Sun on your back, you stretch
in grateful receipt of its flare.
Blue sky, smile at the reprieve
from the grey. Inhale, long
and deep, graced with life.
It's Friday afternoon in the Meadows,
and the mood is as light as the breeze.
Such afternoons in the Meadows have an atmosphere. People are there in ones and twos and groups. Musicians play and sing; the sporty throw frisbees, kick footballs (soccer balls for the non-British); the contemplative meditate in stillness or gentle movement. Dogs delight; children run across that vast green; cyclists and joggers circle the green on the criss-crossing paths; readers stretch on the green or sit beside it on benches. Today only a few fast walking people with work-like purpose, and in the corner playground laughter and tennis court action.
And me, walking some of those criss-crossing paths at a steady pace, slow enough to take it all in and be present, faster than a stroll. I covet the turreted ancient apartment blocks, pass a couple of families several times on their wanderings, watch a woman in white stop and capture the moment, clearly enjoying the day. Perhaps I could have brought a book, or a job application to write, sat in the sun on the grass for a while. No, I am here to move, I have been sitting all day.
Perhaps it would be nice, thought, to have someone to share the moment with, laze with in the sun. For a moment, I lament this singleness. I do, occasionally, get lonely, wish I wasn't solitary. Particularly it seems in seasons of challenge or uncertainty. Am I reaching for someone to hang onto as I feel as though I am drifting? It is hard to know which friend to call, when you're not even sure you want company. I realise again that it is hard to be a PhD student in summer, when the rhythm of semester and teaching and seminars is missing, and the study room empties into holidays and language courses in France and Germany, conferences and visitors and festivals. It is hard to be a PhD student finishing, preparing to let go and submit yourself, your work, to the vulnerability of examination; trying door after door for a place somewhere for when your place as a post-grad comes to an end. It is hard to be planning for home but not able to buy a ticket yet, with still so much uncertainty, not knowing how long you'll be staying or how long you might need to rely on the generosity of family before standing on your own feet again, because I will go home broke.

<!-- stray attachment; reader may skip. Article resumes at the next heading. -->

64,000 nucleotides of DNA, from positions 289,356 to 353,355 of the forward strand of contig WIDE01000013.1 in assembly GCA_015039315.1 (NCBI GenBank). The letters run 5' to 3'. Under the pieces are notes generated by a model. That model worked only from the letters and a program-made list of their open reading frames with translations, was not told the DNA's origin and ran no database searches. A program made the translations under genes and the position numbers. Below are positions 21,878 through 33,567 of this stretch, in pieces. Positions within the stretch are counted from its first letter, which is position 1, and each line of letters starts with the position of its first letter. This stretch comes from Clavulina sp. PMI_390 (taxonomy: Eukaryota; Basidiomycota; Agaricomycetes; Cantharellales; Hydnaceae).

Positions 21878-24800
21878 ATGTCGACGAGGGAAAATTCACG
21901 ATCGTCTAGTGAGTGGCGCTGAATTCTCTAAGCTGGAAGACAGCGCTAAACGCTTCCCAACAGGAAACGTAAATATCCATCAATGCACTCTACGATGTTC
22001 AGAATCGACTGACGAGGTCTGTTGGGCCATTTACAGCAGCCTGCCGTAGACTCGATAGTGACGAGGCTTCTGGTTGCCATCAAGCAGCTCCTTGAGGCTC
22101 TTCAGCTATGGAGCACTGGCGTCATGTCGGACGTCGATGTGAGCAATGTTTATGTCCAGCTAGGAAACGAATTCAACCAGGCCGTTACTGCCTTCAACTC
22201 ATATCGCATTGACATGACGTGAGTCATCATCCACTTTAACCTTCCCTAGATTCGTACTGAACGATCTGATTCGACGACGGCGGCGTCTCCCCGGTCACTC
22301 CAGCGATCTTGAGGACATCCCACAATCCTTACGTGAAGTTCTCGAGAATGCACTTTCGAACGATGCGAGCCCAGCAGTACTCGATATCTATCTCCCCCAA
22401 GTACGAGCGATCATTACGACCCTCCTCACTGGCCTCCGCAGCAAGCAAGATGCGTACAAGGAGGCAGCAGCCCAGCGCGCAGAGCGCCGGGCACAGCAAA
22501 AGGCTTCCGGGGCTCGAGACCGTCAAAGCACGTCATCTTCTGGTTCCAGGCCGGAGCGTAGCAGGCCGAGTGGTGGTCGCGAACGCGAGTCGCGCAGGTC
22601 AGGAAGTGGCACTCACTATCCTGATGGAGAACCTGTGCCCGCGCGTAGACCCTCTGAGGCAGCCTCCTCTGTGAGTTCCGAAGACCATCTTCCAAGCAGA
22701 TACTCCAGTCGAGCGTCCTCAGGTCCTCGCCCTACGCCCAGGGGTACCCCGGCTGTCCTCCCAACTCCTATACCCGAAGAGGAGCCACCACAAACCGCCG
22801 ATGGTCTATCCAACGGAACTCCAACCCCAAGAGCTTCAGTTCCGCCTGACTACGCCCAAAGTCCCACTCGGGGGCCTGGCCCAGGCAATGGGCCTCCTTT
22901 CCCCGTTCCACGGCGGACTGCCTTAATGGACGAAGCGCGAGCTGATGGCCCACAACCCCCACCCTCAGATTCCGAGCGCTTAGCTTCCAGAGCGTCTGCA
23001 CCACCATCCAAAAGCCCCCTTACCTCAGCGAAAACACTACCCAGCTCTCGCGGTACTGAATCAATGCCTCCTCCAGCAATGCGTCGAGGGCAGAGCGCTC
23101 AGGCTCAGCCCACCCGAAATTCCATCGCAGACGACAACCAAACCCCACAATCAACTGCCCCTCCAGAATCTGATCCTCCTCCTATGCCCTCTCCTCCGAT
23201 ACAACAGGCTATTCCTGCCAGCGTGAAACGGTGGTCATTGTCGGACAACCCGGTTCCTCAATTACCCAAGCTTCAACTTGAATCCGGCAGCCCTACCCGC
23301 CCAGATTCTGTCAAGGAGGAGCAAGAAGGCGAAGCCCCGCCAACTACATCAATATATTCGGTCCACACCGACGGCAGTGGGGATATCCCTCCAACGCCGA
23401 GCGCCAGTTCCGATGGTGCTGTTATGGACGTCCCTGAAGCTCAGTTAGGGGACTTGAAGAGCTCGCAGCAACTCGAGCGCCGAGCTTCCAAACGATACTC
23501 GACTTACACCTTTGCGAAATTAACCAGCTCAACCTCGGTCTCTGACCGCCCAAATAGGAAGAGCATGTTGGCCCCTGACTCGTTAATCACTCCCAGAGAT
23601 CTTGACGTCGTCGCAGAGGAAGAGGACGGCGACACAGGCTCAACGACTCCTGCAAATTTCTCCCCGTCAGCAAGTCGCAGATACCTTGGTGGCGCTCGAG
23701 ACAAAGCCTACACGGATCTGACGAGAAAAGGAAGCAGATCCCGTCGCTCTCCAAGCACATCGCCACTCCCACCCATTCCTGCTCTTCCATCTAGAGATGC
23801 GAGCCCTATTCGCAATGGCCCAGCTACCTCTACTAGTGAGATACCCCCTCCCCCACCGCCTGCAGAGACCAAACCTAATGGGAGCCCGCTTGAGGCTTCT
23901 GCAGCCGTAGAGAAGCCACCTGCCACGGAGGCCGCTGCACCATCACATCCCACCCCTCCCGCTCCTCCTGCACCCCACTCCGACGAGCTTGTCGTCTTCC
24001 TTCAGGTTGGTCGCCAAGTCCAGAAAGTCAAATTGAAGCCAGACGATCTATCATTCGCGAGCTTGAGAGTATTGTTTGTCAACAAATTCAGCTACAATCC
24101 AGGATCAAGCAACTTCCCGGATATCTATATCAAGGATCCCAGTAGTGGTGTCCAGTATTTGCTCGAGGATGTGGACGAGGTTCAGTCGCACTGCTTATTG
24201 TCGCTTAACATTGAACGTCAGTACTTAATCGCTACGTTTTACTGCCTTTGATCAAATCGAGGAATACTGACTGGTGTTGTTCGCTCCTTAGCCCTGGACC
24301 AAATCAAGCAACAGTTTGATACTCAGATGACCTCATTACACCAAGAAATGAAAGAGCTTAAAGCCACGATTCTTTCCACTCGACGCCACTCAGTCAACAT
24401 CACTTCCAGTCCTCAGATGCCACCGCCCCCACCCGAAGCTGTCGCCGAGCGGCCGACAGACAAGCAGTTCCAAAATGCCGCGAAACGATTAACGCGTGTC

All this as I walked in the dappled sunlight on paths through the Meadows, amongst the people gathered there creating the atmosphere of a pleasant, lazy, Friday afternoon. Although the current challenges were thus present with me, the walk did still manage to open my lungs, release tension from muscles, and warm my literal and figurative heart. Here's to walks, then, and to sunshine and blue skies and the collective sigh of people enjoying the moment.